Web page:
Who has imposed which sanctions so far?

Since March 5, 2014, the Council of the European Union adopted several conclusions, freezing funds of Russian citizens identified as responsible for misappropriation of Ukrainian state funds. The Council also imposed travel restrictions. On July 29, 2014, the EU expanded the sanctions. It now limits access to EU capital markets for some Russian financial institutions and corporations, imposes embargoes on trade in arms, and limits transfer of technologies.

Since March 10, 2014, the U.S. Government blocks U.S. assets of persons involved in undermining democracy in the Ukraine and prohibits these persons entering the U.S.

On August 7, 2014, the Russian Government responded by banning imports of agricultural produce, raw materials, and food products from the U.S., the EU, Canada, Australia, and Norway.

Why have sanctions been taken and what do they intend to achieve?

On the U.S. side, the Government sees a national emergency:

“The actions and policies of persons, including persons who have asserted governmental authority in the Crimean region without the authorization of the Government of Ukraine, that undermine democratic processes and institutions in Ukraine, threaten its peace, security, stability, sovereignty, and territorial integrity, and contribute to the misappropriation of its assets, constitute an unusual and extraordinary threat to the national security and foreign policy of the United States.”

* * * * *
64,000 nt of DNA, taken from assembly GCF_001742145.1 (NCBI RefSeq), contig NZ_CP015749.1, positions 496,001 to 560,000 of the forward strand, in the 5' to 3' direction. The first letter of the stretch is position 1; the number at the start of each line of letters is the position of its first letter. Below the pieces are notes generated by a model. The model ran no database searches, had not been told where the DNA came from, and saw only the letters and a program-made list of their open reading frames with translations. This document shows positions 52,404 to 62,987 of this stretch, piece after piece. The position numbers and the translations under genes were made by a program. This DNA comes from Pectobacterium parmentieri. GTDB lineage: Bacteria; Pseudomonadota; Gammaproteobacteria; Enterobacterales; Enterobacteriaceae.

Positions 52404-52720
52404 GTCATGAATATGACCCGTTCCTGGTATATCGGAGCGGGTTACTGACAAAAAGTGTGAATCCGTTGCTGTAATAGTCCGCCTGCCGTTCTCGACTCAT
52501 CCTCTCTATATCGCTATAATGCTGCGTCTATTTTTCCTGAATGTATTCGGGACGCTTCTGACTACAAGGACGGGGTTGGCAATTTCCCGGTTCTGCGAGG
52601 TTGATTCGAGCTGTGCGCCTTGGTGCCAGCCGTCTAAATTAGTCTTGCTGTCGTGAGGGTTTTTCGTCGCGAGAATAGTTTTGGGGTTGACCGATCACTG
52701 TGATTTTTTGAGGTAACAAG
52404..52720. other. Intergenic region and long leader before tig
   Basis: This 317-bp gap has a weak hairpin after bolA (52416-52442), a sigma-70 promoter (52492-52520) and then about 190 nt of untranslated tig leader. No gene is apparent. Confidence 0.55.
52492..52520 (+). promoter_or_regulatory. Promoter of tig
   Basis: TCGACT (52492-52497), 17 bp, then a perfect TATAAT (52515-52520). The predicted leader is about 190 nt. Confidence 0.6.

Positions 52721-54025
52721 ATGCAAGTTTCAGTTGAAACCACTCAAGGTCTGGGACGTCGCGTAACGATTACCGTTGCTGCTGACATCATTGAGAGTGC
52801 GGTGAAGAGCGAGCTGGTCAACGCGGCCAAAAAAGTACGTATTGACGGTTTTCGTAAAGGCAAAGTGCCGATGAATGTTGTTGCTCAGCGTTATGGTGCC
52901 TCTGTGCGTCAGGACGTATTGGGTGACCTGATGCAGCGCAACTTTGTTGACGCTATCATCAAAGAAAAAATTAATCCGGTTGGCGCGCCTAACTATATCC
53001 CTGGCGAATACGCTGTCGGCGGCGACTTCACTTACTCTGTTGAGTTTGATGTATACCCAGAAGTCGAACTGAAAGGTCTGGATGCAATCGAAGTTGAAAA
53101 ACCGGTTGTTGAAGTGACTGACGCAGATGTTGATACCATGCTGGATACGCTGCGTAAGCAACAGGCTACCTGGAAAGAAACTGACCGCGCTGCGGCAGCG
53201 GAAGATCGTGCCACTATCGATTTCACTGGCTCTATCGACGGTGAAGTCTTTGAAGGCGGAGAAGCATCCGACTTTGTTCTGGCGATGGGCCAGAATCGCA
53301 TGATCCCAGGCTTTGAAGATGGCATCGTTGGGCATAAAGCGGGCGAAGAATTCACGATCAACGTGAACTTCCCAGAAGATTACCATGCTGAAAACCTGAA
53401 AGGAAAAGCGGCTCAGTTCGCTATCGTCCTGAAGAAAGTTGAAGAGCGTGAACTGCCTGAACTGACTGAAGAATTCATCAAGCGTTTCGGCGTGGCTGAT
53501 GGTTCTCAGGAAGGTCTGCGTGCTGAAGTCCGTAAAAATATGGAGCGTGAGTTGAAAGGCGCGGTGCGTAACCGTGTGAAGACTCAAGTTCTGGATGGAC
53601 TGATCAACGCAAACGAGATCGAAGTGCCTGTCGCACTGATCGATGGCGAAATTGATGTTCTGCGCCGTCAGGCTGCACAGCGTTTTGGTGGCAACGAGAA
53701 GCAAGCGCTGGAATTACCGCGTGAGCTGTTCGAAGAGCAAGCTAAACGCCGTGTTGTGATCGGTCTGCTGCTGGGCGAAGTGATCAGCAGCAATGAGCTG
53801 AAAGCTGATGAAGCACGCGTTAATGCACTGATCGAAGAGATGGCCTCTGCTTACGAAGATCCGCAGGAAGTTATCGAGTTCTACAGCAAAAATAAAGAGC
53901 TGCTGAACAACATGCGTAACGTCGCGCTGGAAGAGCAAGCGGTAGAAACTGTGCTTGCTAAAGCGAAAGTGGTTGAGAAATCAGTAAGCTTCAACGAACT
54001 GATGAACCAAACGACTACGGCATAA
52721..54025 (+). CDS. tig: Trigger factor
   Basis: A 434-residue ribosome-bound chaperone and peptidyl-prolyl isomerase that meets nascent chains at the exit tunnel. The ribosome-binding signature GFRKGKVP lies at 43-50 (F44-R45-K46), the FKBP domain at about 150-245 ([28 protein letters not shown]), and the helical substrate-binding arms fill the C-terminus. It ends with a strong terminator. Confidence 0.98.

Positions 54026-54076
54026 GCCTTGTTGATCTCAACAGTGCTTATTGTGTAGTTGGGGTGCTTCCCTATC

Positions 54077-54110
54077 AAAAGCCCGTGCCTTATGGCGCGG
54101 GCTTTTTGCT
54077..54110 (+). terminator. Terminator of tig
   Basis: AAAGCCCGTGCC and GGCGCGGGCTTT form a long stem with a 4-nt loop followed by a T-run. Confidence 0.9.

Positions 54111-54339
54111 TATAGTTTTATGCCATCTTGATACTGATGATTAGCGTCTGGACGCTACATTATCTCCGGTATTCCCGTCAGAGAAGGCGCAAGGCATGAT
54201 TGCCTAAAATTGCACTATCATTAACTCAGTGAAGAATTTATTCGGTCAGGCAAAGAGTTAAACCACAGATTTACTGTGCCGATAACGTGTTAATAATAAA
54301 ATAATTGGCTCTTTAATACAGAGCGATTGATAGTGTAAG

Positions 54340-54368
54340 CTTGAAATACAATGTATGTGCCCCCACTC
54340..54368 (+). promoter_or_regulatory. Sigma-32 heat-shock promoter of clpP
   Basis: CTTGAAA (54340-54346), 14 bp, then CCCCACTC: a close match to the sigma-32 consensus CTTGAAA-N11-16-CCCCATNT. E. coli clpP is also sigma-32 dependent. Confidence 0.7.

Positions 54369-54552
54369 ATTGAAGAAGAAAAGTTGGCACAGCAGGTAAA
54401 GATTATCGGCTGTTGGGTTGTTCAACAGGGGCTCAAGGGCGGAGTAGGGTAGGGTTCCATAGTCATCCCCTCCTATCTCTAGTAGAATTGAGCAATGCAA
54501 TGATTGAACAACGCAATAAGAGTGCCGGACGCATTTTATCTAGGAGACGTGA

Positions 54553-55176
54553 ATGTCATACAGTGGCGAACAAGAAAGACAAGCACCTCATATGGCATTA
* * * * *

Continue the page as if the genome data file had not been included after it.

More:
What a fabulous sentence! You have to read it at least ten times to know what it means! So let's look at it step by step: The U.S. perceives a threat to its national security and foreign policy. Why? Because foreign (especially Russian) people undermine democratic institutions in Ukraine. At this stage, you can agree with this statement or not; but, at least you have understood it now.

The EU targets maintaining political stability in the region:

“The European Union has important relations with Ukraine and the Russian Federation and stands ready to engage in a frank and open dialogue with them. It has a special responsibility for peace, stability and prosperity in Europe. We will pursue these objectives using all available channels and ask the EU representatives to take all necessary initiatives.”


“The EU again encourages the Ukrainian authorities to implement an inclusive process, to pursue their efforts to ensure free and fair elections and to advance constitutional reform. All human rights violations and acts of violence need to be properly investigated and measures need to be stepped up to combat impunity.”


“The European Union remains committed to uphold the sovereignty and territorial integrity of Ukraine. […] The European Council firmly believes that there is no place for the use of force and coercion to change borders in Europe in the 21st century.”

Russia, in turn, has taken its “special economic measures to ensure the security of the Russian Federation.” Its Prime Minister, Dmitry Medvedev, sees them as retaliatory acts:

“I have repeatedly stated that there is nothing productive about sanctions. We had a hard time deciding on retaliatory measures, and we were forced to make this decision.”